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May 4, 2000
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What I Don't Get
What makes these arguments about MSFT so difficult to not only understand but to tolerate is this: the only complaints about this company comes from people in the industry who want to convince us that a.) MSFT never innovated a thing and b.) if it weren't for MSFT this field would be so much more innovative.
This is rather incredible because it hasn't been the consumer who has driven the need for more bandwidth, better graphics, a more user friendly GUI, voice recognition, a cheap operating system, better hardware, better software, bigger hard drives, etc, etc. Most consumers had no idea how technology could better their lives. Whoever thought that you could use the computer instead of your phone (telephony?) who ever thought that e-mail could become universal. Who ever thought that a 300 baud modem would not be enough or that Graphical interfaces could be fully utilized on the 'net. Who ever realized that html programming and pearl code could turn basically anyone into a "web designer" and web site developer?
I'm not sure how this field could be anymore innovative. In fact, in many cases it innovates too quickly for the average consumer who find themselves with obsolete computers after only two years. Before MSFT and Windows 98, in fact, you could count on paying at least $ 2,500 for a PC and, if you were a professional, investing at least $ 5- 10,000. in all the software and hardware, etc. that you'd need.
Today, you have no such problem. Prices have dropped, we can do more things on the internet and on our computers than anyone ever thought of, no less dreamed. (Wow, my computer is a juke box, it's a radio, it's a TV, it's a DVD.) What on earth is missing here? Oh yeah, my computer is not a semi-conductor, a nuclear reactor, it doesn't bake bread (oh wait, MSFT is actually implementing that technology so that your oven will probably not only make bread but get turned on by a phone call, your eggs can tell you when they need replacement, your milk when it's about to go sour, and so on.) Where is this lack of innovation of which you all speak?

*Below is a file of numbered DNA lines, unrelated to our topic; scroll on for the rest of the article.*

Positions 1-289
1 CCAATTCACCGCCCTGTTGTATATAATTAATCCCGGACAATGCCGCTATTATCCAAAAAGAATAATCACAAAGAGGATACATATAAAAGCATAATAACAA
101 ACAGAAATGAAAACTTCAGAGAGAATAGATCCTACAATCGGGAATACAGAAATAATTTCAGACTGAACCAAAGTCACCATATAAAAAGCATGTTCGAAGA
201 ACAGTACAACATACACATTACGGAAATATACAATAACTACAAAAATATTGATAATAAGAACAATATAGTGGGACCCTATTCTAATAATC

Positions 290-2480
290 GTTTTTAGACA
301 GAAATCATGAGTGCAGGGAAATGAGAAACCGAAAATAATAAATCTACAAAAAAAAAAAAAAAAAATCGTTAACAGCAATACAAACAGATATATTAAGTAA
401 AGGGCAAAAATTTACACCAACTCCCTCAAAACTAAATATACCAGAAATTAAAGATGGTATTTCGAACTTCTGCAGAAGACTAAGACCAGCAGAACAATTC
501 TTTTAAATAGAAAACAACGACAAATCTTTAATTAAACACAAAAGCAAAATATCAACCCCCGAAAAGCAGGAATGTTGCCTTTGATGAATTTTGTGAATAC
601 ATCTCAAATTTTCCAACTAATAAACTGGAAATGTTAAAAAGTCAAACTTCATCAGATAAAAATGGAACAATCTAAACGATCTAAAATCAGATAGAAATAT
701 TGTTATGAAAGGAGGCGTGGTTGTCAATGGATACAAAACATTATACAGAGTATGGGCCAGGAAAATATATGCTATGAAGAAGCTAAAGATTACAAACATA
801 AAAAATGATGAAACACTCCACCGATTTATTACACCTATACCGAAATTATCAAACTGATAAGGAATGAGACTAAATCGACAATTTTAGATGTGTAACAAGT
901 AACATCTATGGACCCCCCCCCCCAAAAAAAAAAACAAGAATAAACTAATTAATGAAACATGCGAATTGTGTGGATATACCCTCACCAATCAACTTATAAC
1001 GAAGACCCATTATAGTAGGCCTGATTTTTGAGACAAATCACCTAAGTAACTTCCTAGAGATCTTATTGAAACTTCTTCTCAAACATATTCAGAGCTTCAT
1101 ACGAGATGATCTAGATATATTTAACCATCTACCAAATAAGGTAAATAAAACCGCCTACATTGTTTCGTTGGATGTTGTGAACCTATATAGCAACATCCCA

I don't [care] whether MSFT bought it or innovated it; an argument we've had so many times I could puke. A lack of innovation in this industry is hardly our problem. Please someone name one invention that we so desperately need that has not come to market due to Microsoft. I'm sure you can name a few products that failed. To the consumer that's largely irrelevant because the fact remains most of us are basically trying to figure out how to fully utilize all the products we already have. (Of course, we're just ignorant non-techies who, like the nanny state tells us, don't really know what is good for us.)
Sorry folks, your arguments fall pretty flat. There will come a time when MSFT blocks innovation but that has not happened yet [you don't consider getting a $ 10,000 piece of equipment to market for $ 1,200.00 "innovative?" I guess it depends on what your definition of "is" is.] If it has, the consumer is (of course) too stupid to notice so the point is , well, moot.